By: Gigaom
Meet the Q&A site where people pay $150 for answers
Forget Quora: Swedish startup Mancx is trying to put a twist on question and answer sites by getting people to pay real money for the information they receive -- and it's just raised another $1.65m to expand.

Standing out from the plethora of Q&A services on the web right now is tough: anyone throwing their hat in the ring is up against the likes of Quora, Stack Exchange and Beepl.

So credit Swedish startup Mancx for trying something different.

The Stockholm-based company — which is today announcing a $1.65 million round of financing from Swedish backers Almi Invest and Chalmers Innovation Seed Fund — has spent the past year developing a twist on the traditional Q&A formula: it’s a service where people can get paid for giving answers.

The idea is that there are some questions that people would happily pay money to get the right answer to, rather than wade through huge swathes of opinion or commentary, like many free Q&A rivals.

“We’re targeting the premium segment of information that people won’t give away for free,” says co-founder Henrik Dillman. He suggests that the potential is substantial. “Stack Exchange is one of the best Q&A sites out there, but even it has over 600,000 unanswered questions. If five or 10 percent of those people were willing to pay for the answer, that’s big.”

The site works much like any auction site or marketplace: people post questions and suggest the price they’d be willing to pay to get a good answer. Those who think they can provide a solution place their own bids in the auction, and the asker gets to pick the winner (people can also offer answers for free if they want). There’s a money-back guarantee in case the answer is no good, and a reputational system in place to try and prevent people from gaming the service.

“It’s a big challenge,” admits the site’s other co-founder, Mattias Guilotte, of the need to make the reputation system work. “Once you have information, you have it — you can’t take it out of somebody’s brain.”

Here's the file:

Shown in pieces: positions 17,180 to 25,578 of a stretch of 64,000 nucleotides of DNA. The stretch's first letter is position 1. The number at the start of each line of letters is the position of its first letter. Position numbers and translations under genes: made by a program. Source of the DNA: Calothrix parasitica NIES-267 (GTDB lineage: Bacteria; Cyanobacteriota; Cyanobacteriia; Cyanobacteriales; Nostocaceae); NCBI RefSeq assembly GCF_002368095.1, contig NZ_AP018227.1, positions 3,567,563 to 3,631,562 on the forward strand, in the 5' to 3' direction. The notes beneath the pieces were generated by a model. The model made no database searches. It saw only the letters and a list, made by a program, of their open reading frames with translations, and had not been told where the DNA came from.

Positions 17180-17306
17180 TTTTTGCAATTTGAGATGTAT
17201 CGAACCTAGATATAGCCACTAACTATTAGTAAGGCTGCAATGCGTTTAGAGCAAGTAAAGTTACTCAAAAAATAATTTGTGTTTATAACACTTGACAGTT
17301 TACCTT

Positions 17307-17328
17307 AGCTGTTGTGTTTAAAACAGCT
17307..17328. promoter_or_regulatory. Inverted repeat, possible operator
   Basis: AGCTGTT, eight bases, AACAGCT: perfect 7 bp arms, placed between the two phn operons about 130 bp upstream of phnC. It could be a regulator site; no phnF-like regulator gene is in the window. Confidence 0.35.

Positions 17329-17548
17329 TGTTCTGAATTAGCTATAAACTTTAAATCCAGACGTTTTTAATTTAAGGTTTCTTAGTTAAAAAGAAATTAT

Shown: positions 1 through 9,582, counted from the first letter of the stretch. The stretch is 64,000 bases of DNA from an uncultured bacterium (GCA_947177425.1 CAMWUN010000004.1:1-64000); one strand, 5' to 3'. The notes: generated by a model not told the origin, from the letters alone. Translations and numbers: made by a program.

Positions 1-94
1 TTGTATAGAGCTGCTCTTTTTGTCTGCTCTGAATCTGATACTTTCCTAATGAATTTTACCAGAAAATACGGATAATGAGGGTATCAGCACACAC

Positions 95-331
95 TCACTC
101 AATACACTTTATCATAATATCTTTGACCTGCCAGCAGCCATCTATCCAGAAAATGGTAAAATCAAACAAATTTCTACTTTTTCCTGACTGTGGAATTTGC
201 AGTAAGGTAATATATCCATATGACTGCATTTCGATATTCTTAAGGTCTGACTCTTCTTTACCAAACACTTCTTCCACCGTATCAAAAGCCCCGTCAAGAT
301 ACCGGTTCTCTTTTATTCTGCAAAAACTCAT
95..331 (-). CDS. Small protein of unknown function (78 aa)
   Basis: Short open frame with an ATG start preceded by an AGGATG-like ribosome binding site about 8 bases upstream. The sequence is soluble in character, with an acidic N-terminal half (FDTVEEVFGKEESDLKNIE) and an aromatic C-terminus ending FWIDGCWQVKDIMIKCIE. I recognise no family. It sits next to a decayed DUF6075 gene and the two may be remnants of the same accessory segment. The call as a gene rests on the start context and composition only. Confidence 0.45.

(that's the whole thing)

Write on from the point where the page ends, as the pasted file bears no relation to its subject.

I’ll admit I am skeptical of the concept working long-term, purely because the internet drives down the value of information — something we have seen time and time again. But the duo insist that they are making headway, and they’ve got some pretty strong data behind them. Riding on the back of LinkedIn, the site has access to more than 600,000 users, and currently has 10,000 ongoing questions on site.

But here’s the real killer: people are paying serious money already. Right now the average transaction, they say, is worth around $150, and it’s going up over time.

That’s partly because there’s a community — mainly centered around marketing and sales — that places a high value on the answers they get. And the team plans to extend that opportunity by pushing hard in new communities and new countries, using the new funding to first open an office in San Francisco, and then targeting India and China. Put it all together, they say, and the opportunity here could be significant.

“Around 300 million people turn to Q&A online each month, but low quality answers are a big problem,” says Dillman. “It’s a big shift from three or four years ago, when people expected everything should be free.”

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